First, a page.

An example of cost savings (paired with energy savings) was replacing 30 450-watt HID lights with 130-watt LED lights.
"The overall payback on the project was less than two years, and then each year's energy cost savings equaled $5,000," Soderman said.
"There are, of course, many other sustainable things that can be done to increase overall sustainability. Some companies make water bottle fillers that are connected to water fountains. Many times, government grants can be applied for to pay for units like this," he added. "At a previous building I managed, in 4.5 years, more than 3 million bottles of water were saved by using the refilling feature."
Meanwhile, Avina noted that other than sustainable equipment, facilities can install eco-friendly light bulbs (LED) and use eco-friendly paints and cleaning products.
"All of these things help to not only conserve energy, but save the environment," he said. "I think the key to being eco-friendly is committing to it in all aspects, not just one—that's how facilities save both money and energy while helping the planet."
When it comes to innovations in design, Soderman said modern facility design has incorporated a wide variety of sustainable options.
"Large windows with reflective glass increase natural lighting in a space, while rejecting the sun's heat," he said. "Paints, glues, custodial products all are made to have a lower impact on the environment and should always be considered."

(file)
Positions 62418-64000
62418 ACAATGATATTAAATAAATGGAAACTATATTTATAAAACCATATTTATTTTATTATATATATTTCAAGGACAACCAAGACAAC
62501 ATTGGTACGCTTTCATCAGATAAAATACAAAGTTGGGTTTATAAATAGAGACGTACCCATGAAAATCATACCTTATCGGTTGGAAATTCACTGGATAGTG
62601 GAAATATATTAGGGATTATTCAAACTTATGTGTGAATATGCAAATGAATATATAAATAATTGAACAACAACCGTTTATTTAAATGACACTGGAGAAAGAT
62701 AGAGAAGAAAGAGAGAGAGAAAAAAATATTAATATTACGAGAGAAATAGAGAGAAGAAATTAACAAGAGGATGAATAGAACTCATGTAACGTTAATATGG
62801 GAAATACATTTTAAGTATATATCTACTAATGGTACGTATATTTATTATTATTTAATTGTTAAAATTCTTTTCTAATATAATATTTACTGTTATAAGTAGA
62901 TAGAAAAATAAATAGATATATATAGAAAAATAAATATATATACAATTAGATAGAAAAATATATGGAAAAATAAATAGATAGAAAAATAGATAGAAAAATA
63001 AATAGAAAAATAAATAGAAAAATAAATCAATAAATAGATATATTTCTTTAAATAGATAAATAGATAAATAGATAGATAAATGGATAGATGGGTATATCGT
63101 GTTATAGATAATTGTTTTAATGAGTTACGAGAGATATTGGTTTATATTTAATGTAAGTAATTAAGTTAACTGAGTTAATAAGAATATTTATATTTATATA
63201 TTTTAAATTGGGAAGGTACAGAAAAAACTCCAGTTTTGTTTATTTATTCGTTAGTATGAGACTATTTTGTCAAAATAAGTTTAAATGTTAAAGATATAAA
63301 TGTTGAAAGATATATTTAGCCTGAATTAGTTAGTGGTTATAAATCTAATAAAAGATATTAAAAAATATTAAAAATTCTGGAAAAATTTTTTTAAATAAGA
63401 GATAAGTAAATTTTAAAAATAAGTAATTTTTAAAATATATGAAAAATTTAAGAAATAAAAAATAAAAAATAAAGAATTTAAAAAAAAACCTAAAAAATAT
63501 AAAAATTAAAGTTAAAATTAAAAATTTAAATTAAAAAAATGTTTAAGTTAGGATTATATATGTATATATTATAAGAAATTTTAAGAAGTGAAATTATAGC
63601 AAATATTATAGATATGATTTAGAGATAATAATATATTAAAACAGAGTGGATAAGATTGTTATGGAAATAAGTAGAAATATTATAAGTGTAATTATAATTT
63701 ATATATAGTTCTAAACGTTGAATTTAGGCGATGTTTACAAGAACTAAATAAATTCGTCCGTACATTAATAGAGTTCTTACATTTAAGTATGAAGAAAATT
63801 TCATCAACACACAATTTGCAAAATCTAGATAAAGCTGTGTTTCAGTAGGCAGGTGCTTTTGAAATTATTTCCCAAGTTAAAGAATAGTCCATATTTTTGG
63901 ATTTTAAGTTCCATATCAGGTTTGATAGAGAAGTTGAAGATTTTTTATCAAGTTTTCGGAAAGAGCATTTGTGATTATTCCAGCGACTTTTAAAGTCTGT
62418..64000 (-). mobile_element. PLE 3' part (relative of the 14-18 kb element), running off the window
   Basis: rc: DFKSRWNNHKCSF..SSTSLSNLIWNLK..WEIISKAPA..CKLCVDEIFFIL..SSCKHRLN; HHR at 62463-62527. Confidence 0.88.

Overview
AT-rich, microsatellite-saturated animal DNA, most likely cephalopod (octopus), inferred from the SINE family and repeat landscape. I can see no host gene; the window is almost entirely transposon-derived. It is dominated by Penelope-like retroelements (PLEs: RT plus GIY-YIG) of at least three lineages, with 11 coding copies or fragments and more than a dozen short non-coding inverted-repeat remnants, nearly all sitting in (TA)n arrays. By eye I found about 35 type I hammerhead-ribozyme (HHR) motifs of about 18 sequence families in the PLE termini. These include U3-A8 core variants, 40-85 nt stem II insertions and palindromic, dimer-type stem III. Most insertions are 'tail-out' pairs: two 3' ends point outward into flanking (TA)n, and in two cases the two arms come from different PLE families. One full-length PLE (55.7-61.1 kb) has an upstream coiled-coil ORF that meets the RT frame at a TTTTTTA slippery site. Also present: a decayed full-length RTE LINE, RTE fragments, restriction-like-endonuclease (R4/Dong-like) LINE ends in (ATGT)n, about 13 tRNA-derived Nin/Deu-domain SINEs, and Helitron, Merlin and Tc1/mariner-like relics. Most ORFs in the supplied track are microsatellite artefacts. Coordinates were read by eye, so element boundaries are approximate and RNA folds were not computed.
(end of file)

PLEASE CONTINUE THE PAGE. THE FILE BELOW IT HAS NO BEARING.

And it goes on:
At Brookside Gardens, an M-NCPPC Montgomery Parks facility, a 25,000-gallon capacity underground cistern was recently installed as part of the renovation of one of their greenhouses. Rainwater is collected from the roof of the greenhouse and is stored underground in the cistern to be used for on-site watering of plants.
"At a facility that relies on water resources to support the beautiful gardens the community loves, this is a great example of conserving water by reducing demand on potable water resources," Aparicio said.
In addition, "rain barrels and cisterns are being installed, where practical, to collect rooftop runoff for reuse in a variety of applications from supplying water for nearby landscape installations, to supporting some of the water needs of our asphalt operations," she added.
Pope Farm Nursery, another M-NCPPC Montgomery Parks facility, has been using a drip irrigation system for watering plants since 2011 as a strategy to improve efficiency, reduce water consumption and promote plant health. In 2016, the drip irrigation system was used to efficiently water nearly 5,000 trees and more than 500 shrubs, and the plants were later used in reforestations and other planting and landscaping projects on M-NCPPC parkland.
Also, M-NCPPC, Montgomery Parks currently is working on a new facility, Maydale Nature Center, which, when completed, will be a small-scale net-zero facility with features such as rainwater harvesting, greywater systems, solar panels and other sustainable building and design elements.
"This facility will be used to provide the community with environmental activities and educational programming," Aparicio said.
Meanwhile, Thompson noted that a recently opened state-of-the-art commercial greenhouse in Tacoma has its own weather station set up to automatically adjust interior temperature and ventilation systems as needed for optimum plant growth.
"Separate water lines are used for irrigation and fertilization, saving water that otherwise would be needed to clean out a single line," he said.
Finally, Avina noted that some of the best innovations he has seen are the "expanded use of solar panels—especially in sunnier climates like here in California. It's great to see businesses and families using them as a way to create alternative power."